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Magnetic Field around two magnetic boxes

  • Thread starter DaniV
  • Start date
29
3
Problem Statement
Two magnets with magnetization Mz $\hat$ are placed on a surface parallel to
the xy plane, and are almost adjacent to each other, as illustrated. The
length and width of each magnet is w, the height is h, and the distance
between the magnets is d. w >> h >> d, and you can assume that w → ∞.
Find the magnetic field everywhere in space (above and below the magnets,
inside the magnets, and between them).
Relevant Equations
this question using fictive charge method:
the basic equation is $B=\mu_{0}(M\vec+H\vec)$
$\vec H =-\nabla\psi$
$\psi =\frac{1}{4\pi}\intagral \integral\integral\frac{\ro(x)_{fictive}}{|\vec x-\vec x`| }d^3x'$+\frac{1}{4\pi}\integral \frac{\sigma(x)_{fictive}}{|\vec x -vec x'|}dl'$
I tried to look once at the zy axis and saw a two infinite capacitors with fictive charge density of M on the upper plane, and -M in the lower with a distance of h from each other, the two capacitors saparated with d in the y axis,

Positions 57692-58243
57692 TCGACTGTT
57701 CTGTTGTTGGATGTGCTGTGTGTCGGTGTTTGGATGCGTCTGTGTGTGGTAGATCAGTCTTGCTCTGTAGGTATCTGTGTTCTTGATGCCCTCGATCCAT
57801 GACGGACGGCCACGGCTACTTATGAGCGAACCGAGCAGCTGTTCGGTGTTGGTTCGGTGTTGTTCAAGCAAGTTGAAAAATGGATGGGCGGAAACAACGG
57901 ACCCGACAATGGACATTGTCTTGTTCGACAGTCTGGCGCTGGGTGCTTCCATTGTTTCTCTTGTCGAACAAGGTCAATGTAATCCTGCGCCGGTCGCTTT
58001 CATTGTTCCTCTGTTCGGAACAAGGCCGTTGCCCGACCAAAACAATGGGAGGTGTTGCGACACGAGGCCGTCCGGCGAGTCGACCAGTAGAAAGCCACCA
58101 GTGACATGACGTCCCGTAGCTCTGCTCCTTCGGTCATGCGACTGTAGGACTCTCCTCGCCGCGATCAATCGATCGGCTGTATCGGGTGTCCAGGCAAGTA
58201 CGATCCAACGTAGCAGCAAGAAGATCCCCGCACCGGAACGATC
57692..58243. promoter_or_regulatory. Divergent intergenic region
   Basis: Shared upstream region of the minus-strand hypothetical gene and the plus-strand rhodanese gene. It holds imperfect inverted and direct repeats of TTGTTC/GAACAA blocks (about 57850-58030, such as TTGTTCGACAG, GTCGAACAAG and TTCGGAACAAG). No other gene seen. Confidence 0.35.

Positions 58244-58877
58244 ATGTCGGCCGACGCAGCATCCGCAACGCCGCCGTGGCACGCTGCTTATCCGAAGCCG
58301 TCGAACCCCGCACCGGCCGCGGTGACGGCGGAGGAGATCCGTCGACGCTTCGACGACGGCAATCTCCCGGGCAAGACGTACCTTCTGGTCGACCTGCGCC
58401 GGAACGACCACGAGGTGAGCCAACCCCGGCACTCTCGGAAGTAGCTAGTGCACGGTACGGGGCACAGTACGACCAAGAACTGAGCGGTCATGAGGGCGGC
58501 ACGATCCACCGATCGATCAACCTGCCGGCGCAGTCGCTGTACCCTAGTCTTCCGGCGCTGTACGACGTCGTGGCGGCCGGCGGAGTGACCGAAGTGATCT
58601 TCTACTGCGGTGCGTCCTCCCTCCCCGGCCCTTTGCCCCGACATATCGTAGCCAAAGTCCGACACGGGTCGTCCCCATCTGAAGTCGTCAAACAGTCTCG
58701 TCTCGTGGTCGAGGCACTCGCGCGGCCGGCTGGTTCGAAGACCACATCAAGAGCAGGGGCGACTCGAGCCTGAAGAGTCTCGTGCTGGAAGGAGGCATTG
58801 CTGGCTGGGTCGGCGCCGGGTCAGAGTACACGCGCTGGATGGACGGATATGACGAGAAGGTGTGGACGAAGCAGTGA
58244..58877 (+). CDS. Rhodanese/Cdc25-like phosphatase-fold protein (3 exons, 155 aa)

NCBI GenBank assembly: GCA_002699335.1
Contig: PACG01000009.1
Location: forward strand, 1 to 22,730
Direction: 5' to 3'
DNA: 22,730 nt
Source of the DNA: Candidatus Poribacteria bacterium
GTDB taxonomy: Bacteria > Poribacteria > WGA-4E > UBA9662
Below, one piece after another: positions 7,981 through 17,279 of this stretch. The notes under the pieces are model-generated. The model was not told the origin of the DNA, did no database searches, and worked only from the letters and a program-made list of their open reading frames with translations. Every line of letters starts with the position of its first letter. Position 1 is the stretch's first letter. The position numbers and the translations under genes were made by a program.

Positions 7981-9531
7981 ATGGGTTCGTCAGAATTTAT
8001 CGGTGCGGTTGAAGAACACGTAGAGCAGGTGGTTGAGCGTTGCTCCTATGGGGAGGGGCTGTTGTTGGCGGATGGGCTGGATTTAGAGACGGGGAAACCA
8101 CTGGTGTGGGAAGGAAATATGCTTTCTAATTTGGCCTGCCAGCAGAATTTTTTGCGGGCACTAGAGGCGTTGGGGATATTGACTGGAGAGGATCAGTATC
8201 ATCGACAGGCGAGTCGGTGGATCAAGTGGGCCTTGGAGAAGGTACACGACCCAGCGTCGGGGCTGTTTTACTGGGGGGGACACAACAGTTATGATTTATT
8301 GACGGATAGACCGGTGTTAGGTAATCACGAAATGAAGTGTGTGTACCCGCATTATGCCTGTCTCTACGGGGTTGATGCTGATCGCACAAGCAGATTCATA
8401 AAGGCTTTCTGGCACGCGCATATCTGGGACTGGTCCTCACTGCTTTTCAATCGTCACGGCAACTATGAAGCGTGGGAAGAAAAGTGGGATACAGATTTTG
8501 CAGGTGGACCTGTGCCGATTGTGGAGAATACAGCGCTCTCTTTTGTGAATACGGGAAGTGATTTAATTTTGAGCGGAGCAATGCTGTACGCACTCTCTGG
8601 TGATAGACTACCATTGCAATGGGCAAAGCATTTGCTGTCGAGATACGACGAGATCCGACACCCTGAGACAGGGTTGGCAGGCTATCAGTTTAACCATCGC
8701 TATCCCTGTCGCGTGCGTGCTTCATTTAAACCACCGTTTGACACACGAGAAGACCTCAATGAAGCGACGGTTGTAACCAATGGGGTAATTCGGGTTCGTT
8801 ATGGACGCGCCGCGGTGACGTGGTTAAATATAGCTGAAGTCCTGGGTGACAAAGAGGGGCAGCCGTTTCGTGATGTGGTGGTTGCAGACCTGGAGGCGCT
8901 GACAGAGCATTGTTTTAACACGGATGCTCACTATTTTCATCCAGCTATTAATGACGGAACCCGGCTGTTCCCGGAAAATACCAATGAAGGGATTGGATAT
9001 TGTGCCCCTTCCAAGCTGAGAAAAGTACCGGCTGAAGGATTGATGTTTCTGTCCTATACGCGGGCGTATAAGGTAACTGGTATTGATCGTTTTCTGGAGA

but when I look in xy axis there was 2 another capcitors the first with the same fictive charge density M on the left and right plane with distance of d between them, the second one sapareted by h in the z axis show another capacitor with -M on the right and left planes

how I preform such a superposition of fields because there are 4 planes and for which we can preform 2 different ways to look on the same problem (different capacitors) to find $\vec H$?
 

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Charles Link

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This is kind of an odd problem. If ## w >>h ## and ## w>>d ##, basically the magnetic field ## \vec{B} ## will be zero everywhere. ## \\ ## The ## H ## from the plus magnetic charges (fictitious) will (approximately) cancel the ## H ## from the minus magnetic charges, except in the material where the ## H=-M ##, so that ## B=\mu_o(H+M)=0 ## also. I know I'm not supposed to furnish the answer, but that is the only way I can supply the necessary feedback here. ## \\ ## Note: on the faces parallel to the x-y plane, ## \sigma_m=\vec{M} \cdot \hat{n} ##, (comes from ## -\nabla \cdot M=\rho_m ## and Gauss' law), and also ## B=\mu_o(H+M ) ## , with ## \nabla \cdot H=- \nabla \cdot M ## gives with ## H_{outside}=0 ## that ## H_{inside}=-M ##, by Gauss' law. ## \\ ## Perhaps someone else may see a different solution, but this is what I get from working it.
 

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